Step 1: Go to Google.com (or any other search engine, such as Bing and Yahoo)

Step 2: Enter your compressor make and model number

Step 3: After your model number, you should insert the words "duty cycle" (without quotes) to see the result, which will pop up shortly after.

Contacting the manufacturer is your best bet if it is not listed there.

If you have not yet invested in compressors but prefer to know their duty cycles, the online page may list this rating in the specs section. If not, it is okay to download a user manual from the manufacturer's web.

If the methods do not work, it is time to contact the manufacturer for advice.

Tips To Remember While Picking a Duty Cycle Rating

Duty cycles might be affected by ambient temperature, motor, and compressor load
  • This rating might be affected by ambient temperature, kind of motor, and load on compressors.
  • Pick one of the proper compressors is critical to meeting your required CFM.
  • The air compressor's duty cycle is decided by how long it can operate at a consistent load without stopping.
  • Rotary screw compressors have longer duty cycles than their reciprocating counterparts.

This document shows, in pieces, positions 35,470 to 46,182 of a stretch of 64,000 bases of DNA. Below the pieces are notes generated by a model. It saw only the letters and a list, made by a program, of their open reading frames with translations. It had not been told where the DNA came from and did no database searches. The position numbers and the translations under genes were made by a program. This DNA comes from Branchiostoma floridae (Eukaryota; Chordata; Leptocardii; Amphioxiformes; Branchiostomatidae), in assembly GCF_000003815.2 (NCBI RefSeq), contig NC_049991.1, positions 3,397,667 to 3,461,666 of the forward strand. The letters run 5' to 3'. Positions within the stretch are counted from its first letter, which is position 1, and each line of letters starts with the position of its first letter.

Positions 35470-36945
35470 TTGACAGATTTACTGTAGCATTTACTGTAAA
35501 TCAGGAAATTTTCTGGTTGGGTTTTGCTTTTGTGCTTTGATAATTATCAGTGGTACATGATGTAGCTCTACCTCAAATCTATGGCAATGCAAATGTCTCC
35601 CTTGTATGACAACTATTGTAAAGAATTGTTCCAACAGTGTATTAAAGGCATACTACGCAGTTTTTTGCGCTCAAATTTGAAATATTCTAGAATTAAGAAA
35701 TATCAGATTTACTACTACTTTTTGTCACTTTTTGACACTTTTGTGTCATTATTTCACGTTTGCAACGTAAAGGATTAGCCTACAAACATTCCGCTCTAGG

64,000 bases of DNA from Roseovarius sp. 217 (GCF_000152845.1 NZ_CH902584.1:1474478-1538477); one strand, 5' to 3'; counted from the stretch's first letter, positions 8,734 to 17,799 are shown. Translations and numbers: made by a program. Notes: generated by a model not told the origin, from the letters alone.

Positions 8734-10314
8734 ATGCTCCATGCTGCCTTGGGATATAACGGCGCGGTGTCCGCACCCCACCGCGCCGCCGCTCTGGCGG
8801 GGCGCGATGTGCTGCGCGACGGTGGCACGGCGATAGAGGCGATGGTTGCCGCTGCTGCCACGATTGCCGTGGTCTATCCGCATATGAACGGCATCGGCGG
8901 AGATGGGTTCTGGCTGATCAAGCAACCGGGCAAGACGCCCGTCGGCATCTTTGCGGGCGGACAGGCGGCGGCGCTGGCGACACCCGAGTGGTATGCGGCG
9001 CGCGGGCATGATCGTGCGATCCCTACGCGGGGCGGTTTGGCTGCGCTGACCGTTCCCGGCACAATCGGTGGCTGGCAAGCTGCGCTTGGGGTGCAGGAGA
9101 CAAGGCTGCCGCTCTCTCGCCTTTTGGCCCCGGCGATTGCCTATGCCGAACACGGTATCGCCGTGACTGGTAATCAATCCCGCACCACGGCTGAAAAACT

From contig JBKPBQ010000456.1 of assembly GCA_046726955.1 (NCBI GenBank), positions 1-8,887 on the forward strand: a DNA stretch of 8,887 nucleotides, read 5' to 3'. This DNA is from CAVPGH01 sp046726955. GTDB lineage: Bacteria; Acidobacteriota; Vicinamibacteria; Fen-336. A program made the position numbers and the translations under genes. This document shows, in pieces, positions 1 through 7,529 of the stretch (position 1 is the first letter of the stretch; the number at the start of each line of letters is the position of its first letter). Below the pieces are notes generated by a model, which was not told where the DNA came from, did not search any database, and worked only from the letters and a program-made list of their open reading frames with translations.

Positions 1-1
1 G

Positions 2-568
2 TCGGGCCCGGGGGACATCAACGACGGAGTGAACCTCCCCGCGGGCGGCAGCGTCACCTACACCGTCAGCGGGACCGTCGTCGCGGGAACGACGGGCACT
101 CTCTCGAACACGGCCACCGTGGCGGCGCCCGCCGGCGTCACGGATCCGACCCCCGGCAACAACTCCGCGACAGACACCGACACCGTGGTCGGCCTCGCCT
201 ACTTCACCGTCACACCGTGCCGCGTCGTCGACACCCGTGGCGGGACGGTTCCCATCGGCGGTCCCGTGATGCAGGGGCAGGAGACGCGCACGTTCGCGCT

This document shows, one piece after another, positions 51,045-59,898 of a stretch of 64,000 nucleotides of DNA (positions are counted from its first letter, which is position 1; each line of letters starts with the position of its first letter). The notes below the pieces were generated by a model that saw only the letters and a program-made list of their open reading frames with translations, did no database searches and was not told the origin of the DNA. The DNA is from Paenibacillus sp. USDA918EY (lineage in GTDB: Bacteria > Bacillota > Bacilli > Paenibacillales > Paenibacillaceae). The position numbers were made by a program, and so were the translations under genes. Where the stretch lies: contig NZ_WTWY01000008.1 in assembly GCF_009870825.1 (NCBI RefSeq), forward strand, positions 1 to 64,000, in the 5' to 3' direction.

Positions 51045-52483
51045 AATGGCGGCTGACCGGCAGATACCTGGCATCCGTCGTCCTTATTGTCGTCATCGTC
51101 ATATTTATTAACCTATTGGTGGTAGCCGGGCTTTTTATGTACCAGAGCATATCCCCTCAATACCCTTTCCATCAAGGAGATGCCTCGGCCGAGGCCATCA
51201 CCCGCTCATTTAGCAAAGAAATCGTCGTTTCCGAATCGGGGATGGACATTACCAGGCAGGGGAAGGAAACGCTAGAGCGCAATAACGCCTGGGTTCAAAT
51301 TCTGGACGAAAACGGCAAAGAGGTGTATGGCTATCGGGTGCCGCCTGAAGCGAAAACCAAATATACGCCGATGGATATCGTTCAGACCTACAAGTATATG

• We recommend using one of the excellent belt guards and installing one pressure switch to protect the electric motor from overheating if operating continuously for more than half an hour.

This rating is one of the critical aspects you need to consider when selecting a compressor, but it is not your only concern when purchasing one.

So you must consider other essential aspects, such as the cooling system and compressor motor, before making the final decision.

FAQs

How Can I Extend This Rating of Compressors

If you prefer to run the machine for more extended than its recommended duty cycle, you can consider and apply several ways below.

  • Invest in a larger compressor, which will enable you to operate more air tools and devices simultaneously and lower the period of time that each tool is running.
  • Utilize one pressure regulator per tool. It will reduce the air going into your device and decrease the air compressors needed to produce.